'NOT that Grandview': Pittsburgh-area golf club dealing with York course's social media storm

David Weissman
York Dispatch
A group of five black women (left to right: Carolyn Dow, Sandra Harrison, Karen Crosby, Sandra Thompson and Myneca Ojo) feel they were discriminated against by Grandview Golf Club after police were called to the Dover Township club Saturday, April 21 over a supposed dispute involving pace of play. (Photo courtesy of Myneca Ojo)

While York County's Grandview Golf Course has largely stayed silent since the weekend's alleged racial and gender discrimination went viral, a golf club near Pittsburgh with a similar name has been dealing with threats because of mistaken identity.

Tom Beeler, general manager of Grand View Golf Club in North Braddock, said people were calling and threatening to beat him up over an incident that happened at an unrelated club more than three hours away.

Dover Township's Grandview is where management asked a group of black women to leave Saturday, April 21, for allegedly playing too slowly, eventually calling the police on them.

Renovations that will be made following Brewvino, LLC.'s acquisition of Grandview Golf Course, formerly owned by Jane and Doug Barton, of Codorus Township, following the announcement about the transition during a press conference at the golf club in Dover Township, Wednesday, March 1, 2017. The current cafe area, which seats about 60 people, and pro shop, shown, will be transformed into a private event/overflow space that will seat about 100 people. Dawn J. Sagert photo

The story has received widespread national attention as celebrities including singer John Legend have weighed in on Twitter, national outlets including ESPN and The Washington Post have written articles about it, and most recently, The Daily Show on Comedy Central ran a segment about it.

More:'Black in public': 'Daily Show' highlights York golf course altercation

More:National support for black women asked to leave York County golf course

Beeler told The York Dispatch Wednesday, April 25, that the threatening phone calls and emails — he received more than 1,100 — have mostly subsided thanks, in part, to local news crews getting the word out that they were a completely different club.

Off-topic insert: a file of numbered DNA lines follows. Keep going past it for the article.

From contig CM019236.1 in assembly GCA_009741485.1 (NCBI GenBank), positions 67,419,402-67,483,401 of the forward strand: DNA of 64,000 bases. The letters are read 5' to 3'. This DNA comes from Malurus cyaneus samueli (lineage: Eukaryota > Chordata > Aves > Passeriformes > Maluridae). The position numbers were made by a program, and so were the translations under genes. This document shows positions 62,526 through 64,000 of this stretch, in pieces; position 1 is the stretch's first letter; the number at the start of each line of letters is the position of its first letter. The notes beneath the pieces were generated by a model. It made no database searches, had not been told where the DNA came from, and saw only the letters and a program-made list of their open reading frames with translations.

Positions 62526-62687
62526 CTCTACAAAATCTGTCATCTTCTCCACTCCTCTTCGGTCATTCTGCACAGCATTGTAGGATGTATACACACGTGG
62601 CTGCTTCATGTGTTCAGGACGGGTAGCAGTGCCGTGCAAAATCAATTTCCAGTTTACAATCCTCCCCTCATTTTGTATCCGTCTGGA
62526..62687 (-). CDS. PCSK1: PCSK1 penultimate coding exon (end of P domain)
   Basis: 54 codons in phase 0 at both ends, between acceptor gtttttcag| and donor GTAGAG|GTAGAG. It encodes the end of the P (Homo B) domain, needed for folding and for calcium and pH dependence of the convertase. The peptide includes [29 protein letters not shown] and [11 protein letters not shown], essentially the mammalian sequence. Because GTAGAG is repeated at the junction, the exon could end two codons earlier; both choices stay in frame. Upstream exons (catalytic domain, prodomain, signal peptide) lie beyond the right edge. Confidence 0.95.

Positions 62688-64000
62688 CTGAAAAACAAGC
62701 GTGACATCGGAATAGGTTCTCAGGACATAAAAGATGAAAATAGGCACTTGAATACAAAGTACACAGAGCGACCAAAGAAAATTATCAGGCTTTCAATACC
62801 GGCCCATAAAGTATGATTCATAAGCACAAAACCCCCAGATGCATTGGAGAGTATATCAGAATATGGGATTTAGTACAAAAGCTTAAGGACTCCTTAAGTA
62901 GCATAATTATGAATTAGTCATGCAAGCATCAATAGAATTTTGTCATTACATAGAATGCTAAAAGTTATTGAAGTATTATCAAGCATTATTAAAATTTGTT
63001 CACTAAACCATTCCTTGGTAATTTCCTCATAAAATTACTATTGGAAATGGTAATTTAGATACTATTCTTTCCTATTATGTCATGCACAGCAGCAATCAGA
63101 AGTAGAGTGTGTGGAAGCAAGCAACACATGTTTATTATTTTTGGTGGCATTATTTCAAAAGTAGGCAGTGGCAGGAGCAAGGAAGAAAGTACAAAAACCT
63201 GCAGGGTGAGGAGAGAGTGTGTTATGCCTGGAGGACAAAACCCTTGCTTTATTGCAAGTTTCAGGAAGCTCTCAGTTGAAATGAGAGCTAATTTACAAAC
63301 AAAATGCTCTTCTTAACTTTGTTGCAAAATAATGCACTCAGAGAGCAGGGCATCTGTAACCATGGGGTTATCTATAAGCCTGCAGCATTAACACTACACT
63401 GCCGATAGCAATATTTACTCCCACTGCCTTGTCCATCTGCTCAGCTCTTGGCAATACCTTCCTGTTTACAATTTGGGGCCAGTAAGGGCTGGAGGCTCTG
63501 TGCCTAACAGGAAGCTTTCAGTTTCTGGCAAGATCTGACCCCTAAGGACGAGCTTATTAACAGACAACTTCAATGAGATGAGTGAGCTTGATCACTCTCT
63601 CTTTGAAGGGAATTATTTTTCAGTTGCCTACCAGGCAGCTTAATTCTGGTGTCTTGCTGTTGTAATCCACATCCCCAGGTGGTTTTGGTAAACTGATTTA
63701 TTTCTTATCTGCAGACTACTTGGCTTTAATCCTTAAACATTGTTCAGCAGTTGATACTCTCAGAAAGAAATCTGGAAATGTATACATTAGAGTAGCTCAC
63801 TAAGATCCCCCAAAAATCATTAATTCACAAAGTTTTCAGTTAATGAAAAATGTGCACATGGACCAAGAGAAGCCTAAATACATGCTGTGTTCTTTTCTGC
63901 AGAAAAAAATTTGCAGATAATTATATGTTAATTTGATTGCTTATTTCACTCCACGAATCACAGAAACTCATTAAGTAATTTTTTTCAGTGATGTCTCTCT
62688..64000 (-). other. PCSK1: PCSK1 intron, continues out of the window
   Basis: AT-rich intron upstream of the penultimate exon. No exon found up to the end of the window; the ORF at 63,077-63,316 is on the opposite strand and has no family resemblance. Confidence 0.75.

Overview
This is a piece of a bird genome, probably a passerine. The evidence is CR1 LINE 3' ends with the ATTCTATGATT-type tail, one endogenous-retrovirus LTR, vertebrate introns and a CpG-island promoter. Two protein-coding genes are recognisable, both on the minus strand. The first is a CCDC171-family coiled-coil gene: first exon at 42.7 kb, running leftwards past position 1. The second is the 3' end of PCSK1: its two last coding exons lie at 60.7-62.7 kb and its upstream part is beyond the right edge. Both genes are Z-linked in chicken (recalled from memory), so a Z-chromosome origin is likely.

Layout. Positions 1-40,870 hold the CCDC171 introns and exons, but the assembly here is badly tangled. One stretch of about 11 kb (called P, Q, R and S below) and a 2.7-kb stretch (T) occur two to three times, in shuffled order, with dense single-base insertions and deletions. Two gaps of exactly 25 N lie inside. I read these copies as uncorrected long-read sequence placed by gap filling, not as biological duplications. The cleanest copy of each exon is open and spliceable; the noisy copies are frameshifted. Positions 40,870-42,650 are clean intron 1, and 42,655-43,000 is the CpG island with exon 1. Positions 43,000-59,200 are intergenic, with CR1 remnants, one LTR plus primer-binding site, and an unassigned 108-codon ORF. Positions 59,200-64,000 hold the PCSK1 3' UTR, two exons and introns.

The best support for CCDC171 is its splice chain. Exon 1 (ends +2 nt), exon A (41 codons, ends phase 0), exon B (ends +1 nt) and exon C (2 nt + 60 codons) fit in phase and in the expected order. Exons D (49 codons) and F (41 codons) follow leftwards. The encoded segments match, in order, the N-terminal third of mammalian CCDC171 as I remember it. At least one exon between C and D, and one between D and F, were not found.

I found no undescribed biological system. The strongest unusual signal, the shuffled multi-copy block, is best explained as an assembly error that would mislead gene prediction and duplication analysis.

Pittsburgh's CBS affiliate aired some recordings from Beeler's answering machine, including one from a man who said, “We’re waiting for people like you to die,” and another who said, "And I know you wouldn’t have done it if they were white, so let’s just get past that. Don’t give me (expletive)."

Beeler said he struggled to get in a word when he actually picked up the phone to speak to those making the threats, and when he was able to explain that they were not the club from the news story, callers would just hang up without apologizing.

He also pointed out that Newsweek, a national publication, helped start the initial confusion by running its own version of the story and mistakenly stating the incident happened at Grand View in Braddock.

A disclaimer at the bottom of Newsweek's story notes that a correction has been made.

More than the threats, Beeler said he is worried about the confusion having a negative effect on people's perception of his club.

Several employees spent time Tuesday, April 24, responding to the social-media storm and trying to disassociate their club from the incident, he said.

The club posted an announcement on its website and social media pages noting that they are "NOT that Grandview" and "we pride ourselves on treating all our golfers with dignity and respect."

An active cleanup alert was featured on the Yelp pages for Grandview Golf Course in Dover Township and Grand View Golf Club in North Braddock, though the news story was just about allegations of discrimination at the course in York County. (Screen grab)

The Yelp pages for Braddock's Grand View and Dover Township's Grandview both have an active cleanup alert notice explaining that the user-based review website may remove posts influenced more by news coverage than a reviewer's personal experience with the business.

The Grandview in York County received 64 one-star Yelp reviews since the incident out of 69 total reviews, while the club in Braddock only has one poor review and maintains a four-star overall rating.

More:Black women, including York NAACP head, allege discrimination at Grandview Golf Club

More:BrewVino buys Dover Township's Grandview Golf Club

Some Facebook users have actually given the club near Pittsburgh five-star reviews and explained that they were doing it to counteract negative reviews from misinformed users.

The Dover Township club appears to have disabled Facebook users' ability to rate the business — it's not clear whether users had that ability before the incident — and deleted the page devoted to its BrewVino restaurant at Grandview.

The owners of BrewVino, which also has a location in York City, purchased the golf course last year.

Grandview's last social-media post was its apology for the incident on Sunday, April 22. Co-owner JJ Chronister responded to York Dispatch's questions the next day, but she has not responded to follow-up questions.

Beeler said he's trying to turn the difficult situation into a positive, as he reached out to one of the women who was asked to leave the York County Grandview and invited her and the others from her group to play at his course.

— Reach David Weissman at dweissman@yorkdispatch.com or on Twitter at @DispatchDavid.